Easter, Passover and spring are here, and this year Earth Day coincides with this season of reflection, rebirth, renewal and faith. With trees abloom and flowers exploding, it is hard to ignore the miracle and blessings of the natural world. It draws my mind to this simple prayer from St. Francis exalting in our kinship to the earth that sustains us:
“Be praised, my Lord, through all your creatures, especially through my Lord Brother Sun, who brings the day; and you give light through him. And he is beautiful and radiant in all his splendor! Of you, Most High, he bears the likeness.
Be praised, my Lord, through Sister Moon and the stars; in the heavens you have made them, precious and beautiful.
Be praised, my Lord, through Brothers Wind and Air, and clouds and storms, and all the weather, through which you give your creatures sustenance.
Be praised, My Lord, through Sister Water; she is very useful, and humble, and precious, and pure.
Be praised, my Lord, through Brother Fire, through whom you brighten the night. He is beautiful and cheerful, and powerful and strong.
Be praised, my Lord, through our sister Mother Earth, who feeds us and rules us, and produces various fruits with colored flowers and herbs.
Be praised, my Lord, through those who forgive for love of you; through those who endure sickness and trial. Happy those who endure in peace, for by you, Most High, they will be crowned…”
I am drawn to this simple saint who lived and preached peace, simplicity and connection to the natural world. His message resonates with me in search for what is meaningful in our complex, modern world.
In my role at Andrews House, this complex world manifests itself in the form of food insecurity. That is, people who need food.
Locally, I see this need increasing as prices of food and inflation rises. I see people suffering health problems due to increased poverty and limited access to affordable healthy food. We have seen during this pandemic and now during a horrific war, how very closely our economies and food supplies depend on each other. What happens in the fields and cities of Ukraine, affects what is (or is not) on our plates in Ohio.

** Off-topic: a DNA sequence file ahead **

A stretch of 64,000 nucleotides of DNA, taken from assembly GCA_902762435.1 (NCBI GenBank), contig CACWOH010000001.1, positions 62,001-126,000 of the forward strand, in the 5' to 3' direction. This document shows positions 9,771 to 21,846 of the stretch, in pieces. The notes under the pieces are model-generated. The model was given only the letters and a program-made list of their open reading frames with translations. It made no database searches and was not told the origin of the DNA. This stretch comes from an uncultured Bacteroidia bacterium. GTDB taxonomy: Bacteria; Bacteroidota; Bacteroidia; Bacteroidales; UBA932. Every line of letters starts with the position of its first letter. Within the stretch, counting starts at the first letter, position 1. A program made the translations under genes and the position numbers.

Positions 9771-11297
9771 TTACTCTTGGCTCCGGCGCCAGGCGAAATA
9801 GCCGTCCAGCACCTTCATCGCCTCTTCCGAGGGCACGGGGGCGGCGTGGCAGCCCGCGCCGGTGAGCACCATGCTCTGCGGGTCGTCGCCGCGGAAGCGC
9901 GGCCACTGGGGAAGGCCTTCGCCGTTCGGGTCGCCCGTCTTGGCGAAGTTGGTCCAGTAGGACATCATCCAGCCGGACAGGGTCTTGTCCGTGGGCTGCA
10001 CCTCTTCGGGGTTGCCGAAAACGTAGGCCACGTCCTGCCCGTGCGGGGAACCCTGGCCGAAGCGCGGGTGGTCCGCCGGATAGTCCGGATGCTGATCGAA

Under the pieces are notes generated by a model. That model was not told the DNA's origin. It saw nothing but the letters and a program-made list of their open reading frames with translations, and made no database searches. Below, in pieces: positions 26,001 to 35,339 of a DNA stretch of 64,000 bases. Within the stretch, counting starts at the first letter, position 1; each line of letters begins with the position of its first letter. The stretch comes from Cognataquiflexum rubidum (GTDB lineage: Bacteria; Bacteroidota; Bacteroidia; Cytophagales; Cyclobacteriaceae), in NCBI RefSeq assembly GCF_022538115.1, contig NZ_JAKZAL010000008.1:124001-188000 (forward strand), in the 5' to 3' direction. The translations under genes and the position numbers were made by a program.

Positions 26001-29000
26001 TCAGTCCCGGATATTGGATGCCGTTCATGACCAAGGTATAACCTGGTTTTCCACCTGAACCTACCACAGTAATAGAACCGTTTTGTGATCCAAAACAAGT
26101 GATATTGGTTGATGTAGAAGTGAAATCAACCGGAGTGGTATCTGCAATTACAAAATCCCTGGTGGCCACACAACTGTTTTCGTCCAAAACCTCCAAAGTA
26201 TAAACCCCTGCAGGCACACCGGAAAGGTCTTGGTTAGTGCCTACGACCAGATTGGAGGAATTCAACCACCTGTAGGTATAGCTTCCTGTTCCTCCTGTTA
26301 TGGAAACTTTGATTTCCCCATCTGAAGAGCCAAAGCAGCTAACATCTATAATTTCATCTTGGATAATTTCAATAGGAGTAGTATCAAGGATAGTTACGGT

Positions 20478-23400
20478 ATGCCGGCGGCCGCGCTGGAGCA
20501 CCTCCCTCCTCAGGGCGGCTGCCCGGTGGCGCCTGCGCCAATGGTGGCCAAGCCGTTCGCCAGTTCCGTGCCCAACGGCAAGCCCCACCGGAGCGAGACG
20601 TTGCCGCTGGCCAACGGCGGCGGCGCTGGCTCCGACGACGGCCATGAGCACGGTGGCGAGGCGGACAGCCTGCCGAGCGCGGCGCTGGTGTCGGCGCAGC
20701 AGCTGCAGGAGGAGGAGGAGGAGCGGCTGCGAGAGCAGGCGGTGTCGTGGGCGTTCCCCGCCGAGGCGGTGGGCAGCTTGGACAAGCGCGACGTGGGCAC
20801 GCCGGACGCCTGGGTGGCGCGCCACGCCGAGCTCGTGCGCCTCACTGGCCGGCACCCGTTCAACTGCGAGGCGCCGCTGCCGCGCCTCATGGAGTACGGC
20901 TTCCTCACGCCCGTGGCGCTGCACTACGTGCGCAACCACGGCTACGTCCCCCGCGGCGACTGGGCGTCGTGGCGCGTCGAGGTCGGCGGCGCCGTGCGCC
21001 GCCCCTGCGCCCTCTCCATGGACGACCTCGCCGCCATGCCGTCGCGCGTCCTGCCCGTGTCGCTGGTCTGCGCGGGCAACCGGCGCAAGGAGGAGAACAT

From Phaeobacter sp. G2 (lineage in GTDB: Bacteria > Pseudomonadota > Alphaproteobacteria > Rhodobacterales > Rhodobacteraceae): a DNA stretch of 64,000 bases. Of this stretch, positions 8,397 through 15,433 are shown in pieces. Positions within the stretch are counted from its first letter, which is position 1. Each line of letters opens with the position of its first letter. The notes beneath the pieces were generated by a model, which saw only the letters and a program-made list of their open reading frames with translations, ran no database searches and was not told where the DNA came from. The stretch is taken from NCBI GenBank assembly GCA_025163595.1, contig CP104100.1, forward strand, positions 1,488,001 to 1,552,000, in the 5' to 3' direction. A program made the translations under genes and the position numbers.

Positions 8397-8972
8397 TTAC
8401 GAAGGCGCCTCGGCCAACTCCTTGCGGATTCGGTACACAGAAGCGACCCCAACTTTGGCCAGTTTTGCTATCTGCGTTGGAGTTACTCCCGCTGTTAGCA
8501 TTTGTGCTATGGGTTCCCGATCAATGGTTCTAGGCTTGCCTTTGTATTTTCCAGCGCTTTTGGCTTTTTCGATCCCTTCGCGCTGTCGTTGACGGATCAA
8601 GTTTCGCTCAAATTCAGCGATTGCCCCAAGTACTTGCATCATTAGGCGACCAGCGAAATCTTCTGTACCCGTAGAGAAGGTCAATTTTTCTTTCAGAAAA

Sadly, we have constructed a world in which we have become so far removed from our food source that we have lost the sense of what we need to support us and how to do it. We have constructed a world with food systems that are not supporting the basic nutritional needs of all people. It is complicated, yes. However, food justice movements in America and worldwide are challenging the way our food is produced and distributed.
Locally, there are movements and collaborations addressing this issue. Over the last 10 years, I have seen a huge systemic shift in the harnessing of mass quantities of perishable food that was previously tossed into the landfill. Mid-Ohio Food Collective (formerly Mid-Ohio Foodbank) made an incredible commitment and investment to do this. For over 10 years, their warehouse has filtered many hundreds of thousands of tons of fresh food from stores, distributors, and producers into the hands of food-insecure people across Ohio, including Delaware County. This is achieved with the help of local community partners, like Andrews House, in the form of Mobile or Pop-Up free markets. This remarkably simple idea was revolutionary. Now it is common practice in our food system in America.
Additionally, 10 years ago in Delaware County, Mid-Ohio Food Collective brought together pantries, churches and organizations, like Andrews House, to discuss issues and address gaps in services. Since then, these single entities, with the help of United Way, have worked together in a strong collaborative effort called the Delaware County Hunger Alliance. Our Hunger Alliance partners implement creative solutions to address food insecurity in our county through innovative programs such as Produce RX, SNAP Farmers’ Market, Cooking Matters (cooking classes sharing techniques and strategies to cook healthy meals on a budget) and community gardens. Local farmers and producers help in this effort as well by donating fresh, healthy food to our community.
These local efforts to connect people through healthy food give hope, bring us closer to each other and to our food source, the earth.
There is much work still to be done, but during this reflective season, St Francis challenges us to discover more ways to connect to the earth and to each other.
Mel Corroto is not a pastor, but she works with many pastors and church communities in her role as director of Andrews House in Delaware.